The recent study by Sohler and colleagues, “Weighing the Evidence for Harm from Long-Term Treatment with Antipsychotic Medications,” was met with much fanfare on MIA. I shared with others an appreciation that researchers had approached one of the key questions raised by Robert Whitaker in Anatomy of an Epidemic in a serious and thoughtful manner. Over the past five years, I have tried to engage with colleagues to discuss the implications of this book and many of them responded by dismissing the ideas of Anatomy out of hand, accusing Whitaker of “cherry-picking.” I was left wondering, if he picked the cherries, can someone point me towards the branches and the tree?
This study is an attempt to review the data in a comprehensive way. The authors conducted a rigorous literature search for studies that would allow them to address this hypothesis: “Long-term treatment with antipsychotic medications is less beneficial than no antipsychotic medication treatment for patients with schizophrenia.”
They set out a plan to search for studies with pre-specified inclusion criteria that the authors determined would allow a test of this hypothesis and they established a priori a rubric for evaluating the results. They assigned each member of the team to review a portion of the 239 abstracts that they found on their initial broad literature search. They identified 40 studies that met the initial criteria and a different reviewer was then assigned to determine if the outcome measures and comparison groups in each study allowed for inclusion in the final group. They ended up with 18 studies that were the basis for the paper. Of these, four of them had been included in Anatomy of an Epidemic.
The MIA reports emphasized that the authors conceded that their data “failed to determine whether long-term antipsychotic medication treatment results in greater benefits than harm.” However, this was not the main objective of the study. The authors were looking for evidence that long-term exposure is worse than no drug at all. The authors conclude that there is not sufficient evidence to draw this conclusion. Basically, the data is just not definitive due to poor study design. What the authors suggest is that the field was so convinced that long-term medications were necessary that studies comparing long-term drug vs. no drug were deemed unethical.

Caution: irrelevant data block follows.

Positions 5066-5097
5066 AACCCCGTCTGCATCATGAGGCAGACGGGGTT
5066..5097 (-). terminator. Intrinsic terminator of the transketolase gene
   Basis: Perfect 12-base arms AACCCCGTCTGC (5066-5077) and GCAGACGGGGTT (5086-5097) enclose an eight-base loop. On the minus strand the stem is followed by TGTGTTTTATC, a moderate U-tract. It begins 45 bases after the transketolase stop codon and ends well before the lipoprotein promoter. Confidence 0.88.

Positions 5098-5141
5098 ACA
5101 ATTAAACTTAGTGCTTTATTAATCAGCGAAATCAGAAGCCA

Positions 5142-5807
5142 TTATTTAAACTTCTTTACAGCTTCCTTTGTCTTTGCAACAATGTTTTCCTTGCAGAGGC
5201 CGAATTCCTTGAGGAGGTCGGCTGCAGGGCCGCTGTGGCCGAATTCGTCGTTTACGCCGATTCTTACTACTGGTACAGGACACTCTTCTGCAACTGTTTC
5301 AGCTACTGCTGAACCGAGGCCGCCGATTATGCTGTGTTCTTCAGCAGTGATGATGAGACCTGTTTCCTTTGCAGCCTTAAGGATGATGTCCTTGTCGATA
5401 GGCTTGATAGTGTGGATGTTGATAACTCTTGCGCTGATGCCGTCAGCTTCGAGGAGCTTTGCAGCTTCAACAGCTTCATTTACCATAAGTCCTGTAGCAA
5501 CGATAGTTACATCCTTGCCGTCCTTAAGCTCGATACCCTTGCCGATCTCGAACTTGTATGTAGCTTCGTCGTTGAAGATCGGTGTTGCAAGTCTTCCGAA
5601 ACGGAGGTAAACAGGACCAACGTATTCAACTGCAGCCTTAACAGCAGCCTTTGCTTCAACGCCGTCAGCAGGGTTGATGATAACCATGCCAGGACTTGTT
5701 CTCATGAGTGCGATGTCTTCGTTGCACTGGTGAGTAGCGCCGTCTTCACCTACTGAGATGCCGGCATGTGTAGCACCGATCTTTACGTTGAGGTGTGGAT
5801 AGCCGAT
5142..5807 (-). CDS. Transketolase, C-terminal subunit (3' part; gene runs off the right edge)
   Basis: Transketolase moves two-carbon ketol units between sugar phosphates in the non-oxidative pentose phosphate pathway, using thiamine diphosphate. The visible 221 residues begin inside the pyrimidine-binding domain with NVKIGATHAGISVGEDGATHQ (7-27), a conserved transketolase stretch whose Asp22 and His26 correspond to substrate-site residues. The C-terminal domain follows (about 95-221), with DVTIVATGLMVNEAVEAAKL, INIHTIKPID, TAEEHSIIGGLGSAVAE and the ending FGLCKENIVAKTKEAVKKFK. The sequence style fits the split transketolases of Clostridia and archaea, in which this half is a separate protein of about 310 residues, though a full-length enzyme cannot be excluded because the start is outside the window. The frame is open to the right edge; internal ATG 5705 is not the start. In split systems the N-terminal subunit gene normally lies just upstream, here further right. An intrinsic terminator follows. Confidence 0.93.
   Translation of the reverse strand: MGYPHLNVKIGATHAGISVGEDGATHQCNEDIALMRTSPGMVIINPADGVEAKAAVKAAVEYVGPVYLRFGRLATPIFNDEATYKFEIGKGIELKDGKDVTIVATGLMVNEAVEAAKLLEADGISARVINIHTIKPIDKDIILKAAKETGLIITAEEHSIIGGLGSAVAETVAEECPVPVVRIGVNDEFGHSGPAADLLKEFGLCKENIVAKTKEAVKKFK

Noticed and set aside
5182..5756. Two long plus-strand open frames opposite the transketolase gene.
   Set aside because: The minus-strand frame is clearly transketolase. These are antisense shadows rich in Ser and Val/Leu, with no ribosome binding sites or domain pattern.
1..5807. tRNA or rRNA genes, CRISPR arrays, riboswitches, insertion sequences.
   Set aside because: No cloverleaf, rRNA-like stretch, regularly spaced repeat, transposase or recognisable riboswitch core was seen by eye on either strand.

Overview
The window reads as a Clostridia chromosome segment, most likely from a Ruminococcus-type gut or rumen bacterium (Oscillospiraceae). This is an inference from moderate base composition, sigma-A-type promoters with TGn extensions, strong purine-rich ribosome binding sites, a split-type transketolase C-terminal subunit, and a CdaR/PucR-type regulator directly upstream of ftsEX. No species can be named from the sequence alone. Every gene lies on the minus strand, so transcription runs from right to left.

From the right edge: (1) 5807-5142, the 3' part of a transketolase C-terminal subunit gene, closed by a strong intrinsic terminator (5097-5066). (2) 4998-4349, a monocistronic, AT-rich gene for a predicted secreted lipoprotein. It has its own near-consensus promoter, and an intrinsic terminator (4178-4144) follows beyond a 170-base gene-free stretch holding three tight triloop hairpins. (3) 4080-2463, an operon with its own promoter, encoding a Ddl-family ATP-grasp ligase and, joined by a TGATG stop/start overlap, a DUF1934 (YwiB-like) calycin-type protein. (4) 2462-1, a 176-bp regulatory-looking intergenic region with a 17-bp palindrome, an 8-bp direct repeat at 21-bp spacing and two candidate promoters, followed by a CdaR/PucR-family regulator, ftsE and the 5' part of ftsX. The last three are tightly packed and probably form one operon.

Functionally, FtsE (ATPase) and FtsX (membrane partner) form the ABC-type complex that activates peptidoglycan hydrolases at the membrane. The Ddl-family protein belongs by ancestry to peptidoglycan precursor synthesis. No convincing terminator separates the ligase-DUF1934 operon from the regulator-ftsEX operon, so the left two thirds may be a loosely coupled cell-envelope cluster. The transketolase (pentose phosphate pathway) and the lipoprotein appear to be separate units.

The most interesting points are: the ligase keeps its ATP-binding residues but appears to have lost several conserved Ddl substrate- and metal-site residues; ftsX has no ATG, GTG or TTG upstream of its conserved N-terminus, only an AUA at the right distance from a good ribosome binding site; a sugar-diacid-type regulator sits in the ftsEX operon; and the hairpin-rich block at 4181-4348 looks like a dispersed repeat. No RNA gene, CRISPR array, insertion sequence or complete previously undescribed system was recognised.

Many commenters on this site wondered if this would be the final blow to one of the strongest clinical recommendations in psychiatry. Whitaker’s own headline (“Timberrr”) suggested this was long overdue. I remain skeptical that profound change is underway.
One can read this study to fit in to one’s own narrative. Just as many on MIA focused on the lack of data supporting long-term use of the drugs, those who accused Whitaker of cherry-picking might see confirmation of their position given that a number of studies were cited that were not included in Anatomy and, in the authors’ opinion, do not support his hypothesis. A cursory reading of the article could lend support to both the pro- and anti- Whitaker camps.
I will address one of my concerns with this study and then offer my own reflections on why the recommendation for long-term use of neuroleptic drugs continues to have a strong foothold in psychiatric practice.
In this report, they determined that 11 of the 18 studies had either mixed results or were supportive of Whitaker’s hypothesis (rated “mixed” or “yes” in their paper). I am not familiar with all of the 7 studies whose results were found to not support the hypothesis (rated “no” in the paper) but I do know one of them and I was surprised to see it listed this way. This was the Northwick Park study. The researchers in that study identified 120 people experiencing a first episode of psychosis that was “not equivocally affective” (meaning not clearly meeting the diagnostic criteria for either mania or depression – a distinction thought to be important in psychiatric circles). They were admitted into the study when clinically stable (anywhere from 2-72 weeks after hospital admission and initiation of drug) and then continued on an anti-psychotic drug for another 30 days. In a double-blind randomized fashion, one group continued on drug while the other had their dose reduced by 50% for 4 weeks at which point the drug was discontinued. They were then followed for two more years.